In this post, I’ll be talking about immortality. No, not biological immortality — but something I believe to be just as good, if not better.
As the owner of a longevity startup, you might expect me to believe that immortality is possible — that we can really live an infinitely long time. But I think that as a practical matter, immortality like that is impossible. Moreover, I don’t think anyone really wants to live that long anyway.
But what about other forms of immortality? Take Julius Caesar, for instance. Caesar was born around 100 BCE, yet we’re still talking about him around 2,100 years later. His books and depictions and appearance is still well known to us to this day. Can that be considered a form of immortality — living in the culture of humanity?
Skeptics would argue that the heat death of the universe means that all things are impermanent, yadda yadda… but I think this viewpoint misses the more simple reality of our nature. We want to be remembered by other human beings. We want to leave a legacy — preferably a good one — and we want to be ingrained into the culture for years to come.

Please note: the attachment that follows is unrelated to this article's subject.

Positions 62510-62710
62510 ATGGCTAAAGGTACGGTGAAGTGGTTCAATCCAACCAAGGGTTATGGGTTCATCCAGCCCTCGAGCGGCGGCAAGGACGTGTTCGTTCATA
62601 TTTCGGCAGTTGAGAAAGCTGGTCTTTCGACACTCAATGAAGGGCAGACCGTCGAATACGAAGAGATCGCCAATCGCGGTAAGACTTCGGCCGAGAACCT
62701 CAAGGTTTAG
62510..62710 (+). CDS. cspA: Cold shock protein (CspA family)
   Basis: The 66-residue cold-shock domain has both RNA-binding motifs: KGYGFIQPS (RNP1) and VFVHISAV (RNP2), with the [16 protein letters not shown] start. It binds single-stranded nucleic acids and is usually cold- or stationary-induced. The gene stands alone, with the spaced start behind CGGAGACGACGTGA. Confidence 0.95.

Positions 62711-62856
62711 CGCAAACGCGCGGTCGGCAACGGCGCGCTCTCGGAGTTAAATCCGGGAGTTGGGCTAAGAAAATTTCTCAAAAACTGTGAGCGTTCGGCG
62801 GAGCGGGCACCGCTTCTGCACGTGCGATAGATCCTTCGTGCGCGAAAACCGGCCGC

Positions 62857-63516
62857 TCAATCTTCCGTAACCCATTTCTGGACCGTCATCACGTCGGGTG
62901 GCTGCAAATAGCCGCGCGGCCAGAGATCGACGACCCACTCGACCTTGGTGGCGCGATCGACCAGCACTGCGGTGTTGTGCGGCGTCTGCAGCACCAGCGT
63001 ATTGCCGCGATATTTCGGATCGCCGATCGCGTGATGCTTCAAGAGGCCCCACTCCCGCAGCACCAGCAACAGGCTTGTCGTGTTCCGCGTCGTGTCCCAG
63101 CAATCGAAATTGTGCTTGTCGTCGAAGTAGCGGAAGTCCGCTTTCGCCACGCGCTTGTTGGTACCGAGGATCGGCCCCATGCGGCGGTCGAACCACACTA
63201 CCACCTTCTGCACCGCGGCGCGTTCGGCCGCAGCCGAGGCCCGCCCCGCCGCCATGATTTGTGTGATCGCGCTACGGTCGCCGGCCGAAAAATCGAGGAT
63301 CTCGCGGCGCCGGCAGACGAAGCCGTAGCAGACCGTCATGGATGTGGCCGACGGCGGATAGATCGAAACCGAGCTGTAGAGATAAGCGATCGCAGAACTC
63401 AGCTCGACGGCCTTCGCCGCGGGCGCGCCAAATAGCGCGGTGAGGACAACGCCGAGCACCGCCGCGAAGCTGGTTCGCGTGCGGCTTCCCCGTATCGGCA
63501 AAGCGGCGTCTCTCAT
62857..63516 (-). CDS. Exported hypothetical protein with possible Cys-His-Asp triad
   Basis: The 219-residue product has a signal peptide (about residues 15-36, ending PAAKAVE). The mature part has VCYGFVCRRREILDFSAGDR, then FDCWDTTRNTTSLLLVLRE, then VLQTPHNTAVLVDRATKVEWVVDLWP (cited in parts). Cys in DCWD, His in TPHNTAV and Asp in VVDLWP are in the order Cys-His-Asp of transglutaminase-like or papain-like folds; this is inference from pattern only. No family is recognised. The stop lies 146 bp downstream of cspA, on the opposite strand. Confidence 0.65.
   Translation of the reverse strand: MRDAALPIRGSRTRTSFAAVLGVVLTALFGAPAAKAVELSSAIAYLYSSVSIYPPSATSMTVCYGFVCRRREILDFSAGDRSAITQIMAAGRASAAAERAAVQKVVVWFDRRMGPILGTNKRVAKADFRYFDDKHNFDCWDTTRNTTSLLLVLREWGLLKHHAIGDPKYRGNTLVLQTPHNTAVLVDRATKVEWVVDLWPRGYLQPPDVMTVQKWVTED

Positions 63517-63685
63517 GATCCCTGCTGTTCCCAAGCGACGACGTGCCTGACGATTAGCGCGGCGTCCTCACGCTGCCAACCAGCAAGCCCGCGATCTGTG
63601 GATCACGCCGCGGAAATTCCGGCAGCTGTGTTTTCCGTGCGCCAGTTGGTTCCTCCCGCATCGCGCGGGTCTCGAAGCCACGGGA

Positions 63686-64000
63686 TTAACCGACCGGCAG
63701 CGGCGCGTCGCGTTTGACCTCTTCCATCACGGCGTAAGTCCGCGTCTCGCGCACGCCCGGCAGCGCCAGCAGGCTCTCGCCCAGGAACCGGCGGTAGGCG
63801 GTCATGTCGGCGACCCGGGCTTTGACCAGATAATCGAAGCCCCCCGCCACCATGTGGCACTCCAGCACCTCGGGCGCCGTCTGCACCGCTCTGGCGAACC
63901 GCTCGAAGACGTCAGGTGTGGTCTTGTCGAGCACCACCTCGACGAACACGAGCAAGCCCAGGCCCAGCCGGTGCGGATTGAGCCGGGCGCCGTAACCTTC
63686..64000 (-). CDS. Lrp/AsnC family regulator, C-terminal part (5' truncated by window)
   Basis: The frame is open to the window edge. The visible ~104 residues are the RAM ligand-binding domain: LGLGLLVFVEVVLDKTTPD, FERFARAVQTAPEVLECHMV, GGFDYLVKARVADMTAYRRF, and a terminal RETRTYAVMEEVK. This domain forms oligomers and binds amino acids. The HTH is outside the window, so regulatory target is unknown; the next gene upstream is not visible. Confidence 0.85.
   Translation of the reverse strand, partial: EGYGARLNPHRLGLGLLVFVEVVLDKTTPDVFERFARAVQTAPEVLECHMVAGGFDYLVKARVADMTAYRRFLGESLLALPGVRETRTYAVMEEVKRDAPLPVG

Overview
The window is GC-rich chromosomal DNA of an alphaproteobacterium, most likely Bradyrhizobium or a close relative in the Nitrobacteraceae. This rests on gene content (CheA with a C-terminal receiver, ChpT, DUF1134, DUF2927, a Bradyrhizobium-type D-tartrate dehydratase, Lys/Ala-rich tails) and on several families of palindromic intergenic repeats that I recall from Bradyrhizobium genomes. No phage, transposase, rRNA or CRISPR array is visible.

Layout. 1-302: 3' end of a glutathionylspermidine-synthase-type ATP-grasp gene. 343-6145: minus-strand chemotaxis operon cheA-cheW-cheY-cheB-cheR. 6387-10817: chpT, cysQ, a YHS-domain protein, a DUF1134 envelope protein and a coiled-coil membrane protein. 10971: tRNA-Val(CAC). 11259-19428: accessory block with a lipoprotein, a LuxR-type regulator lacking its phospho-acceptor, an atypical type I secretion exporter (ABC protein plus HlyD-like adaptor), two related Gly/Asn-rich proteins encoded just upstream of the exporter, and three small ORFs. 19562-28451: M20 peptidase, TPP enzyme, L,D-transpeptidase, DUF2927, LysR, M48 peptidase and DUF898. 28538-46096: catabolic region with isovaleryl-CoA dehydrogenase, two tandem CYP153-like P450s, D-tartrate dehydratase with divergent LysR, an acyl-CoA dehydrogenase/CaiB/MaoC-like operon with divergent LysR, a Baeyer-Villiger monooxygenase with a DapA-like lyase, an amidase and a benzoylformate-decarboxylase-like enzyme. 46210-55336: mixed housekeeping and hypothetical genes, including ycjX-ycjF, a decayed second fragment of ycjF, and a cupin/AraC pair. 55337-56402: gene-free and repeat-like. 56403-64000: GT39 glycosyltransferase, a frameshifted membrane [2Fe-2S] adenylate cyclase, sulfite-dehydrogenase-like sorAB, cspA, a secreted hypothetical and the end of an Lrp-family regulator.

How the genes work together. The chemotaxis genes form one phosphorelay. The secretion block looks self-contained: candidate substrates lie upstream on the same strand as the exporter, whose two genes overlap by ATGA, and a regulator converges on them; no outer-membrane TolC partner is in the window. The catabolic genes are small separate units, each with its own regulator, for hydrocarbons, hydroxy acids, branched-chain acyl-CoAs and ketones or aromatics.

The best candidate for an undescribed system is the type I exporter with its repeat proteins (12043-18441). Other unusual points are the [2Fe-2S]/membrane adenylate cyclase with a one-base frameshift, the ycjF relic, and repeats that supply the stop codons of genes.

But consider this caveat. We know Julius Caesar, but do we really know him? That is, can we assume that our depictions of Julius Caesar now match up to how Julius Caesar really lived?
Anyone who’s ever played a game of Telephone knows how scrambled a message can get when relayed through a group of ten or so people. Now imagine the same message going through billions of people, over the course of thousands of years. It’s likely that, even with our close attention to history, the Julius Caesar we know is not even close to the Julius Caesar he was.
So, if we brought Julius Caesar to the modern day, it’s likely that he’d look around and be very frustrated with any inaccuracies people might portray of him. And, it’s likely you would be too, if you’re given immortality like him. But that’s the rule — all things eventually decay, no matter how hard you try to stop it.